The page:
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Anti-occupation activists aim to fund legal defense in art sale

Art exhibition and sale in Tel Aviv — and online — will try to cover the legal expenses of Israeli and Palestinian activists arrested for their protests against the wall, settlements, military campaigns and all systems of occupation and Apartheid. A great opportunity to support a great cause.

River by Aya Zamir

River by Aya Zamir

Over the past decade or so the popular, unarmed and joint struggle of Palestinians, Israelis and internationals has become a symbol of resistance to the occupation. In dozens of cities, towns and mainly agricultural villages, popular committees have been organized in the spirit of the First Intifada, uniting different factions in order to combat the construction of the separation wall or the expansion of settlements on Palestinian lands. Facing constant repression on the side of the army, the committees’ organized demonstrations have used colorful and creative protest mixed with direct action to try and stop land grabs and win independence. In some cases they have led to a significant change in the route of the barrier, winning back thousands of acres for farmers. No less importantly, according to organizers, the unarmed struggle — side by side with Israeli solidarity activists — has in itself been successful in breaking walls of separation between people and won international support for the Palestinian struggle.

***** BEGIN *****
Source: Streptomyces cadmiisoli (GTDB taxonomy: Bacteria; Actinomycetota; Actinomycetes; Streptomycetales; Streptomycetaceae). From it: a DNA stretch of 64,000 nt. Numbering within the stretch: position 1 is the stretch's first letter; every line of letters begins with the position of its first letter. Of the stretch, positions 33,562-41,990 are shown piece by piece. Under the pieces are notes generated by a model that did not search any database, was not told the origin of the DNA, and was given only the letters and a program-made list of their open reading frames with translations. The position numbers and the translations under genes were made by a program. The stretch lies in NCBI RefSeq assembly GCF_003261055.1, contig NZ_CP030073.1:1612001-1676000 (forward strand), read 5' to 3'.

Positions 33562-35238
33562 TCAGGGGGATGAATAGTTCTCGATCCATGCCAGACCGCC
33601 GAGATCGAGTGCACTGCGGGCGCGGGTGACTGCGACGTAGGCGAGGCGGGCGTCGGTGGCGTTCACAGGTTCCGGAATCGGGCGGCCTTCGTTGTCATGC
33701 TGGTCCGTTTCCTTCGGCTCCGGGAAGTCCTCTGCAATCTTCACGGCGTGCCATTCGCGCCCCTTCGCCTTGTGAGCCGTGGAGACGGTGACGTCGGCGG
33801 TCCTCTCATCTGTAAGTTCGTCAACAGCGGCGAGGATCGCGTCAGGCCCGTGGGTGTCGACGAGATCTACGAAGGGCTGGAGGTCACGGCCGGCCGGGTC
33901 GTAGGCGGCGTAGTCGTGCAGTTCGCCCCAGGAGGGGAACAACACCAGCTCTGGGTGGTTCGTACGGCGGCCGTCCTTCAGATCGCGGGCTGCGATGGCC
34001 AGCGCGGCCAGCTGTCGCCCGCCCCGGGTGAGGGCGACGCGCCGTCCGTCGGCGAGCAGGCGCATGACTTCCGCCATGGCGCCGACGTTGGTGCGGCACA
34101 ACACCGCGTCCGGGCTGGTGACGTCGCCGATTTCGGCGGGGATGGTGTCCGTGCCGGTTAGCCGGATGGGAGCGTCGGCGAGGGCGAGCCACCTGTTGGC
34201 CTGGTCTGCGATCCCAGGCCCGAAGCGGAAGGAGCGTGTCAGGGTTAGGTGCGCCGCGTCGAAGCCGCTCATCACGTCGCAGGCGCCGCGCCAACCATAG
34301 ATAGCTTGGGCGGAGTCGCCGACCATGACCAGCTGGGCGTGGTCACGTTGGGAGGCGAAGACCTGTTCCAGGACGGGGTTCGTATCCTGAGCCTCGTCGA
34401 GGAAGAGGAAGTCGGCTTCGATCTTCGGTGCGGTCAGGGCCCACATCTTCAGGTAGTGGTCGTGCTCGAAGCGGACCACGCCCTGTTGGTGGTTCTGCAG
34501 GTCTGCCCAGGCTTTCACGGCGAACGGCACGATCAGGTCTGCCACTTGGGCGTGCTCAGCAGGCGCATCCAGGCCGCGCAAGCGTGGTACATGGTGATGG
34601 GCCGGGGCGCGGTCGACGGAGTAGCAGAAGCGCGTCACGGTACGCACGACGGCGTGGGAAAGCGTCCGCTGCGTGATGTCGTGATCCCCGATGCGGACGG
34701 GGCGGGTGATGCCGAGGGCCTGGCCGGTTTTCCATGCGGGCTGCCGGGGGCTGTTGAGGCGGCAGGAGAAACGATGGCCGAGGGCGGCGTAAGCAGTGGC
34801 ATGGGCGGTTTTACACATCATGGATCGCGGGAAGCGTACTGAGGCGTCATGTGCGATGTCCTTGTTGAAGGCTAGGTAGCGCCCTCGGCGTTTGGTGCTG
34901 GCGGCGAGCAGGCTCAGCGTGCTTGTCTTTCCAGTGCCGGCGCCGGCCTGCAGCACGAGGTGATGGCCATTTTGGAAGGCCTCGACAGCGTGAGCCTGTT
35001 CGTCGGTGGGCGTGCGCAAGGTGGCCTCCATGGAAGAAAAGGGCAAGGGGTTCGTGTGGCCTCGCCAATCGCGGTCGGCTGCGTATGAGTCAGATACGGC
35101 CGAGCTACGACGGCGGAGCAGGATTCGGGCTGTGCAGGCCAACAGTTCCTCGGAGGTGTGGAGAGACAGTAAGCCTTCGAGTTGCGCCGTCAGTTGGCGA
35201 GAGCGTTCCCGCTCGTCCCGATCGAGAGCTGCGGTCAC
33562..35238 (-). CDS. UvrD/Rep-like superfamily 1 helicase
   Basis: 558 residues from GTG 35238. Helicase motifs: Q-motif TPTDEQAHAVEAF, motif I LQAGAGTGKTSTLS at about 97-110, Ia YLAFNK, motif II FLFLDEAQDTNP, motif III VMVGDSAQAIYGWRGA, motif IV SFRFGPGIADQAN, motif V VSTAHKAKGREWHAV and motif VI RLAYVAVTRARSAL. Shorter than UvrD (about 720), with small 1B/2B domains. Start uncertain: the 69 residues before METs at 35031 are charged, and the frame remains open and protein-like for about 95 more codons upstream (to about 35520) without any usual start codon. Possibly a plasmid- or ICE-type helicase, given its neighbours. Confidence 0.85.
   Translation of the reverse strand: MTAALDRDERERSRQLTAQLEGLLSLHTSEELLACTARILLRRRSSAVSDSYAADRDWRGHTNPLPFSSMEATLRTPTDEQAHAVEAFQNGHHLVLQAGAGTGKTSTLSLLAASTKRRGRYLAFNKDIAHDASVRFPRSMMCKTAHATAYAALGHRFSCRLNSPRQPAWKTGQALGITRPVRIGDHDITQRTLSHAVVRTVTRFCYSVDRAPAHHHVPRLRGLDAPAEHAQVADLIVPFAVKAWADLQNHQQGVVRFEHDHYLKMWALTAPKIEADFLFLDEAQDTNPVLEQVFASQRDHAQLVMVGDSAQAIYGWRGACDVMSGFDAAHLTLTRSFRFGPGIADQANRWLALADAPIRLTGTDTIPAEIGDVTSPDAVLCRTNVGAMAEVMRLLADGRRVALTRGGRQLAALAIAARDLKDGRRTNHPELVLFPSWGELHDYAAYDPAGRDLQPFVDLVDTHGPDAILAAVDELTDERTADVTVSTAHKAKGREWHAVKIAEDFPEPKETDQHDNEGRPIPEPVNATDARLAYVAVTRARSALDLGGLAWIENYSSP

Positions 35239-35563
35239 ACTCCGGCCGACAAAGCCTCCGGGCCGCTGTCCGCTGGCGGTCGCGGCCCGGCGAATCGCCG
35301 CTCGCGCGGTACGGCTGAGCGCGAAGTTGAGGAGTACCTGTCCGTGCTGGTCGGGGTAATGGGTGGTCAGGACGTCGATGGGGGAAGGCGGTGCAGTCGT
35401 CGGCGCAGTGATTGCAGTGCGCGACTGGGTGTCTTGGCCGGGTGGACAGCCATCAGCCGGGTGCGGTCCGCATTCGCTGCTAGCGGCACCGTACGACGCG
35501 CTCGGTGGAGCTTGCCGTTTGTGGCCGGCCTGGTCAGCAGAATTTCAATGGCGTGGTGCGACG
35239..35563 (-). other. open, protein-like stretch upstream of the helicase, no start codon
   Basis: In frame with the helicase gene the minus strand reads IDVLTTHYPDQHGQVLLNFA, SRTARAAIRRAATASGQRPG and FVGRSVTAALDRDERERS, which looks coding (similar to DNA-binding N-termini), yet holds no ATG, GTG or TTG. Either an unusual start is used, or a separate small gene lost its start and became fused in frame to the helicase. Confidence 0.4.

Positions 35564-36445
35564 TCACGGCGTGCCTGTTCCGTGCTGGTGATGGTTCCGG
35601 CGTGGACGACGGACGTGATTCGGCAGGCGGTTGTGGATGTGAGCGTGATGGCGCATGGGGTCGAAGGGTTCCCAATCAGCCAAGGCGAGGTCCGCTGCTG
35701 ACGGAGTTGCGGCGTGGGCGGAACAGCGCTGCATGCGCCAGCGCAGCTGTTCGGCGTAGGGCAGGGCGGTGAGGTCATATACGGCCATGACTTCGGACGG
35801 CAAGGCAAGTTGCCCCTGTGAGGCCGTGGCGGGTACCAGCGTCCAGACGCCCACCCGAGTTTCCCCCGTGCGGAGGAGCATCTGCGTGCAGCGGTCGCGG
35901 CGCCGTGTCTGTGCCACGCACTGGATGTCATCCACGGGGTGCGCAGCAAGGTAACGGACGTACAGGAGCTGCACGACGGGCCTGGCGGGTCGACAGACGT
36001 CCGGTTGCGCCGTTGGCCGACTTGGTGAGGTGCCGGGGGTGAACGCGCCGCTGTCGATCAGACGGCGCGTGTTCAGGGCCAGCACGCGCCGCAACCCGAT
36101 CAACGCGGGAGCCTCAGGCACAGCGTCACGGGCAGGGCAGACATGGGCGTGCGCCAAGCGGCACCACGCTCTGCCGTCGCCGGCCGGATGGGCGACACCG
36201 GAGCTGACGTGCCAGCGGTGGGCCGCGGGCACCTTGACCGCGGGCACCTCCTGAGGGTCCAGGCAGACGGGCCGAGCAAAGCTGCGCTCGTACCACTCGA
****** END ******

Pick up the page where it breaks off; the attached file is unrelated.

The Israeli National Team by Nima Ktalav

The Israeli National Team by Nima Ktalav

However, the struggle has its costs. More than 20 Palestinians have been shot dead by soldiers (10 of them minors) in the joint actions and hundreds of demonstrators have been severely wounded. “One of the means to suppress resistance is legal harassment,” rightly reads the art sale’s Facebook event. “Many demonstrators, Palestinians and Israelis, are arbitrarily arrested in anti-occupation demos. They face trumped up charges and must defend themselves in court against persecutory indictments. Providing legal support to activists is crucial for the continuation of the struggle.”

Wall between Ras al Amud and Abud Dis by Oren Ziv

Wall between Ras al Amud and Abud Dis by Oren Ziv